Jun 11th 2019

Avoiding the Whac-a-Mole security response

Infosecurity Europe

This year’s Infosecurity Europe was awash with all and sundry from the security sector. Away from the bright lights of the conference floor, the speaker programme covered some fascinating areas. From embracing security by design, to the skills shortage, to future-proofing a business; there was a lot to get your head around. But one session from Mimecast that particularly caught my attention – and also dominated conversations I had with exhibitors at the show – was ‘Cyber Resilience in the Face of Human Error’.

Ultimately, technology can only get you so far. Whether it’s lack of time, skills, resources or simply errors being made … the major hurdle for the information security industry is people. Featuring commentators from Mimecast and Domino’s Pizza, the panel explored the idea of managing increasingly sophisticated security attacks in light of the insider threat posed by human error.

The panel discussion revealed that the challenge for companies isn’t necessarily how to approach new threats, but rather the methods of delivery of these attacks, which are extending beyond the traditional to areas such as cloud computing – particularly when multiple servers are set up beyond the CISO’s knowledge. To the untrained eye, that form to complete in your inbox sent seemingly by someone in the finance department is actually a cleverly designed phishing attack. Cyber-attacks are becoming a lot more intuitive, targeting specific employees, and are much more sophisticated in how they look. As a result, employees are under a lot more pressure to recognise a potential security threat. Knowledge is therefore power.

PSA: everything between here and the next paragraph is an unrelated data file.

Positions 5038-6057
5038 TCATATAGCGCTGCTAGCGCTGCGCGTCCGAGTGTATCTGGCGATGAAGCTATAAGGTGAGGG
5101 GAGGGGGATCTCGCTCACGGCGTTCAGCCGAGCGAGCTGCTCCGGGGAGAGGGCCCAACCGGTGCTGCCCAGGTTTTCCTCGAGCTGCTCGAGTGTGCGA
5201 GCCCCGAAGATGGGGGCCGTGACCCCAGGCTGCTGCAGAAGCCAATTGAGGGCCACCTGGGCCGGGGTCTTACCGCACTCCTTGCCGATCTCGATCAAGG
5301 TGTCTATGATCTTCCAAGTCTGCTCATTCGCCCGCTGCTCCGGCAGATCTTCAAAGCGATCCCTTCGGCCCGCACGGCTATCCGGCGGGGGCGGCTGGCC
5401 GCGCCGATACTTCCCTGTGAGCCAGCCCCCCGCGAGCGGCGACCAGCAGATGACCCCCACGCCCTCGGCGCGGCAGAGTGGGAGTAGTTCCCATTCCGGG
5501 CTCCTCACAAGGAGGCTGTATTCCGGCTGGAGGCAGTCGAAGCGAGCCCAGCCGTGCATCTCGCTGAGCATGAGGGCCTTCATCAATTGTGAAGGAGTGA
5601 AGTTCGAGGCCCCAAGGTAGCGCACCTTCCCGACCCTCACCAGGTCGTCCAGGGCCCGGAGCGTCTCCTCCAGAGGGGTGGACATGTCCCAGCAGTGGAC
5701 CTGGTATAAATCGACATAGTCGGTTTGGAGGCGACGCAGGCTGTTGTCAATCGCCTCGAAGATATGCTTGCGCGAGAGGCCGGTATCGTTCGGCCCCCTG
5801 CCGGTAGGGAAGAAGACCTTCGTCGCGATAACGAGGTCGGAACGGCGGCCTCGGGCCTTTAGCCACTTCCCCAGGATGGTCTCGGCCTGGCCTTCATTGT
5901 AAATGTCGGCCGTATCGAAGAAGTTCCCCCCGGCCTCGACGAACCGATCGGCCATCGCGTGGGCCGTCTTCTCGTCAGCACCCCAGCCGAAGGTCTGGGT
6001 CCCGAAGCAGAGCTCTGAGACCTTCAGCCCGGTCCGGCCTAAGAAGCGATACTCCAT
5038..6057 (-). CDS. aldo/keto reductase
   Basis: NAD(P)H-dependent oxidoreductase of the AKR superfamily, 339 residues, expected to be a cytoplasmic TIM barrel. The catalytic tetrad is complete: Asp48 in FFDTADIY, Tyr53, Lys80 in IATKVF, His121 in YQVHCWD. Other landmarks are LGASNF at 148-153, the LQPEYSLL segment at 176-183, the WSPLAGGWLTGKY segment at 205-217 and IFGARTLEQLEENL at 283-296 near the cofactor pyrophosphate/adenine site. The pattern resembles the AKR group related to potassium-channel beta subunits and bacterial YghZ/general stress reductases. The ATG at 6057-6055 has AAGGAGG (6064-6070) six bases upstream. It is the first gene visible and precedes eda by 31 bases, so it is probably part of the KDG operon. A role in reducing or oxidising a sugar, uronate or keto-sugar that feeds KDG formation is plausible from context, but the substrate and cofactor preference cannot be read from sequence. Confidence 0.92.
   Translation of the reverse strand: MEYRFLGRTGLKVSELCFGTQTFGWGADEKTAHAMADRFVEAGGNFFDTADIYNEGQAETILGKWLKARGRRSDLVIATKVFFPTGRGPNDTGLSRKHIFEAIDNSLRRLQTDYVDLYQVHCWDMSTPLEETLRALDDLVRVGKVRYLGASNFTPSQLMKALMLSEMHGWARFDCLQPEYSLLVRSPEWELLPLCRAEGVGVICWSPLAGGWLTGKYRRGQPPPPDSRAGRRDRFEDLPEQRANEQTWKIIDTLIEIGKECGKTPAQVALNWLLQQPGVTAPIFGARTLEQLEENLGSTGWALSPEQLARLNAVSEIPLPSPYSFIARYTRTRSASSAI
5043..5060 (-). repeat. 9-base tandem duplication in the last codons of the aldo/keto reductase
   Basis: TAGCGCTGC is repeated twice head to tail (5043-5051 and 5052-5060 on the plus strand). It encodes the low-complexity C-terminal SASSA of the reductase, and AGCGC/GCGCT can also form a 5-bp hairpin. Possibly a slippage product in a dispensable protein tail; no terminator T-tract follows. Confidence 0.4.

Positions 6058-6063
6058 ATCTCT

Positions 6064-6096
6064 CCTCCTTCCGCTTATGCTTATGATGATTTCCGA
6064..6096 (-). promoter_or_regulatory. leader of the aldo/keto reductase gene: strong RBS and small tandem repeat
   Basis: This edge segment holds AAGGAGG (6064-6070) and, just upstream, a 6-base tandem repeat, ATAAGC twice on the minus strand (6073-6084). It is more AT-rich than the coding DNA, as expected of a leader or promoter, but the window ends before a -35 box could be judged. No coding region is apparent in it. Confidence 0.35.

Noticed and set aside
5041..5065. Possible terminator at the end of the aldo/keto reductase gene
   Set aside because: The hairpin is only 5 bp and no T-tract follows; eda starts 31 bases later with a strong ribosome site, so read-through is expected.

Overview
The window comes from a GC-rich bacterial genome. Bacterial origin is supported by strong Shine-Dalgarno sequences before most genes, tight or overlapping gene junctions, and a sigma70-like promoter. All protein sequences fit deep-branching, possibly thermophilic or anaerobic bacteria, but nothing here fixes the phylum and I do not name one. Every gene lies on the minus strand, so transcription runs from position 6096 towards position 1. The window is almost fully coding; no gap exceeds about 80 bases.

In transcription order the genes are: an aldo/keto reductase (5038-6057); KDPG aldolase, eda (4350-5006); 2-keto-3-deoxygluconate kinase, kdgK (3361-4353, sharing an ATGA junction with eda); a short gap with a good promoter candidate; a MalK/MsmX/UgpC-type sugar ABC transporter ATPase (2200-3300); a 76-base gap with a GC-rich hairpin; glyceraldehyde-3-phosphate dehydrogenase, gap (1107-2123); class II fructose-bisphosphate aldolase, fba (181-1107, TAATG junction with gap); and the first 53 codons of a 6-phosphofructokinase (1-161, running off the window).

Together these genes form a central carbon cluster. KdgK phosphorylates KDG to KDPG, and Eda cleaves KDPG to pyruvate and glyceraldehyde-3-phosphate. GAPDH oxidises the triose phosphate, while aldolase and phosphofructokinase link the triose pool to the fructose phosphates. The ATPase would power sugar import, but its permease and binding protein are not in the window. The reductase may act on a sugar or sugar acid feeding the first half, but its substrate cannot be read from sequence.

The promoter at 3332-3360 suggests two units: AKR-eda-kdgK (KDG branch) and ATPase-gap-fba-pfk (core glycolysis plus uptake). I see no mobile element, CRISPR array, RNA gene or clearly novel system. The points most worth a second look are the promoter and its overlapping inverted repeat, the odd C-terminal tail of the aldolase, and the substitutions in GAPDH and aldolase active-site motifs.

On the other hand, the CISO is worried about how to eliminate or mitigate security threats entirely, rather than taking a ‘whac-a-mole’ panic fixing approach. CISOs need to work out what the threat is, who it’s targeting, where the anomalies are and, most importantly, what the longer-term approach is, particularly from an employee education perspective. Are the same people being targeted? If so, why? How can we re-educate the workforce on the changing threat landscape? Does training need to be more personalised?

My experience at InfoSec Europe showed me that it’s all very well and good making the investment in the latest and greatest in security technology. But if you aren’t constantly evaluating and nurturing your security investment and taking a good hard look at your staff education, it won’t do the right job for you.

We work with lots of security companies to get their voices heard above the noise of the industry. Find out more about our cybersecurity PR expertise here and do get in touch for a chat.